println!("Do stuff with PostgreSQL");
    }
}
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  1. How to get the correct implementation depending on the context?

We have three contexts, and cfg[test] only offers a boolean flag. It's time for a new approach.

Leveraging Cargo features

As I searched for a solution, I asked on the Rust Slack channel. William Dillon was kind enough to answer and proposed that I look at Cargo's features.

Cargo "features" provide a mechanism to express conditional compilation and optional dependencies. A package defines a set of named features in the [features] table of Cargo.toml, and each feature can either be enabled or disabled. Features for the package being built can be enabled on the command-line with flags such as --features. Features for dependencies can be enabled in the dependency declaration in Cargo.toml.

-- Features

Defining features

The first step is to define what features we will use. One configures them in the Cargo.toml file:

[features]
unit = []
it = []
prod = []
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Using the features in the code

To use the feature, we leverage the cfg macro:

fn main() {
    #[cfg(feature = "unit")]                   // 1
    let db = MockDatabase {};
    #[cfg(feature = "it")]                     // 2
    let db = SqlitDatabase {};
    #[cfg(feature = "prod")]                   // 3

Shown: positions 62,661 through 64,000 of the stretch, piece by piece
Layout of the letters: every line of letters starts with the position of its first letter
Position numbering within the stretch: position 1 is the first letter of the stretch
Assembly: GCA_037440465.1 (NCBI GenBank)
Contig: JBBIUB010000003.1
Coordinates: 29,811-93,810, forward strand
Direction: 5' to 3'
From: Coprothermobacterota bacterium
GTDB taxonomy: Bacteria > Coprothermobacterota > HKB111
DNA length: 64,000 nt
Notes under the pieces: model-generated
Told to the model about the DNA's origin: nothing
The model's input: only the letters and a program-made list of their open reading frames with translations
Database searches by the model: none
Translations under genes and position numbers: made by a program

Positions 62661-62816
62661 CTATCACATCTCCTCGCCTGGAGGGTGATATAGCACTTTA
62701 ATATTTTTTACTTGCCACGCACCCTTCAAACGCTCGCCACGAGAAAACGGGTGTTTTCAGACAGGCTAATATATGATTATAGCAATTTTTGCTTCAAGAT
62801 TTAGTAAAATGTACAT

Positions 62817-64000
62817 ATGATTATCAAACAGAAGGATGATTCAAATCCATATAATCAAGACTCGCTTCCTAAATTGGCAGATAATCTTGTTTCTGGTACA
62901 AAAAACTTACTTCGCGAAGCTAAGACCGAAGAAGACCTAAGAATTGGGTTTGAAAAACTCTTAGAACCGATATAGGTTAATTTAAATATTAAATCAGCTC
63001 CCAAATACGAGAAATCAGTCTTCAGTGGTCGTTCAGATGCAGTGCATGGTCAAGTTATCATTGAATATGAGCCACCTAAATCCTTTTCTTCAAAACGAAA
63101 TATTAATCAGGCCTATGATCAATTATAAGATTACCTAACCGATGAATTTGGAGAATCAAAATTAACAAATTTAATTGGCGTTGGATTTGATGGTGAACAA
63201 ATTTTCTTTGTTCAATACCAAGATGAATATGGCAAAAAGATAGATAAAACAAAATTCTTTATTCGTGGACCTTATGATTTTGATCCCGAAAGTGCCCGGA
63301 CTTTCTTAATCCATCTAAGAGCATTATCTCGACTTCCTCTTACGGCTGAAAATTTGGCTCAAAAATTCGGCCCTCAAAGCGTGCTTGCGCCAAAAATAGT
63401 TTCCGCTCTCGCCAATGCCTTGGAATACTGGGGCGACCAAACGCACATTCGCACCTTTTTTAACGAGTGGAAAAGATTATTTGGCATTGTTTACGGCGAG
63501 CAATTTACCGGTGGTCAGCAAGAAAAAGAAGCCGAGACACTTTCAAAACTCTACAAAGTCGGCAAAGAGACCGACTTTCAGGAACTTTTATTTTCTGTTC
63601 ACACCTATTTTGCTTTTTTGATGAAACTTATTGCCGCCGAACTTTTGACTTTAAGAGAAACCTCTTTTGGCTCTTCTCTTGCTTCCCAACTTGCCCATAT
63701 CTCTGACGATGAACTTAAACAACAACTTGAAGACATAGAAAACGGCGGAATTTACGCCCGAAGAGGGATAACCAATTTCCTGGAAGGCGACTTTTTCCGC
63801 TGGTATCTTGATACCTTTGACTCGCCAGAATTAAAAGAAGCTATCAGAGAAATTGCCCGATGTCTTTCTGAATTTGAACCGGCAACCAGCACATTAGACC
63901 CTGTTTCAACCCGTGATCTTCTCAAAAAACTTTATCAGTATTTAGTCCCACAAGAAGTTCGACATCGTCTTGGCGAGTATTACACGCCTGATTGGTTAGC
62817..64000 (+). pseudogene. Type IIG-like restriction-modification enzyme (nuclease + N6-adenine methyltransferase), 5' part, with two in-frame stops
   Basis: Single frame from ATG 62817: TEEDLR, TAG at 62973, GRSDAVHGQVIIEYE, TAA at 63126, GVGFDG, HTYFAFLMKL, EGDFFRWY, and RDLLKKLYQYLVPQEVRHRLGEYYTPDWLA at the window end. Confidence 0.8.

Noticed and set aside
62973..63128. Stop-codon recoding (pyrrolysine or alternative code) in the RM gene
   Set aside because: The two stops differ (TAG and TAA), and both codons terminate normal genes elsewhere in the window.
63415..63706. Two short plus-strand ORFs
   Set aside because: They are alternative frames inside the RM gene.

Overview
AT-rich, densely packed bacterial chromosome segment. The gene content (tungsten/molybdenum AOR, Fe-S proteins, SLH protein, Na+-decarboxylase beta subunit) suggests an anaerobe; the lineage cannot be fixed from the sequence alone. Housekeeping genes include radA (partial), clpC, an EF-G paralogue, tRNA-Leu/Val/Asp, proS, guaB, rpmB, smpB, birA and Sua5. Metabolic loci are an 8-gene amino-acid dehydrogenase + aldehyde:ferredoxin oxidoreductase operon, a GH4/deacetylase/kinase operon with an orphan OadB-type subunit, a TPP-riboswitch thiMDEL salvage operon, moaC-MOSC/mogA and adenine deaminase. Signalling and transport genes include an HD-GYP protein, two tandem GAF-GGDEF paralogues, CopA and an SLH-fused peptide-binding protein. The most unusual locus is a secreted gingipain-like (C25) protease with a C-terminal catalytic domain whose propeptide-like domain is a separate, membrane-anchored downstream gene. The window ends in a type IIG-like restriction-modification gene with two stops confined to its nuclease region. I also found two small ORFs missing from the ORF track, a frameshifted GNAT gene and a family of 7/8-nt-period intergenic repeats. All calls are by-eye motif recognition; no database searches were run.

let db = PostgreSqlDatabase {};
    db.do_stuff();
}

trait Database {
    fn do_stuff(self: Self);
}

#[cfg(feature = "unit")]                       // 1
struct MockDatabase {}

#[cfg(feature = "unit")]                       // 1
impl Database for MockDatabase {
    fn do_stuff(self: Self) {
        println!("Do mock stuff");
    }
}

// Abridged for brevity's sake                 // 2-3
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  1. Compiled only if the unit feature is activated
  2. Compiled only if the it feature is activated
  3. Compiled only if the prod feature is activated

Activating a feature

You must use the -F flag to activate a feature.

cargo run -F unit
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Do mock stuff
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Default feature

The "production" feature should be the most straightforward one. Hence, it's crucial to set it by default.

It has bitten me in the past: when your colleague is on leave, and you need to build/deploy, it's a mess to read the code to understand what flags are mandatory.

Rust allows setting default features. They don't need to be activated; they are on by default. The magic happens in the Cargo.toml file.

[features]
default = ["prod"]                             # 1
unit = []
it = []
prod = []
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  1. The prod feature is set as default

We can now run the program without explicitly setting the prod feature:

cargo run
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Do stuff with PostgreSQL
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Exclusive features

All three features are exclusive: you can activate only one at a time. To disable the default one(s), we need an additional flag:

cargo run --no-default-features -F unit
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Do mock stuff
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The documentation offers multiple approaches to avoid activating exclusive features at the same time: